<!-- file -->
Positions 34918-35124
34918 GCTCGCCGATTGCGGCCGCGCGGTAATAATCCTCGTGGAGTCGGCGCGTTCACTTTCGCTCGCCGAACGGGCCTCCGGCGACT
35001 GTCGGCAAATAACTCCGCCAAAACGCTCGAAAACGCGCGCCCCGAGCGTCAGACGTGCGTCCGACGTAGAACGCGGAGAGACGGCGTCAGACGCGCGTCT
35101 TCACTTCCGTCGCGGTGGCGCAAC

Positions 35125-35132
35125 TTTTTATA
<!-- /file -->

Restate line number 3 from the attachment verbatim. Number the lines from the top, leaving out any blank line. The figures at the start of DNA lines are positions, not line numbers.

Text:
35001 GTCGGCAAATAACTCCGCCAAAACGCTCGAAAACGCGCGCCCCGAGCGTCAGACGTGCGTCCGACGTAGAACGCGGAGAGACGGCGTCAGACGCGCGTCT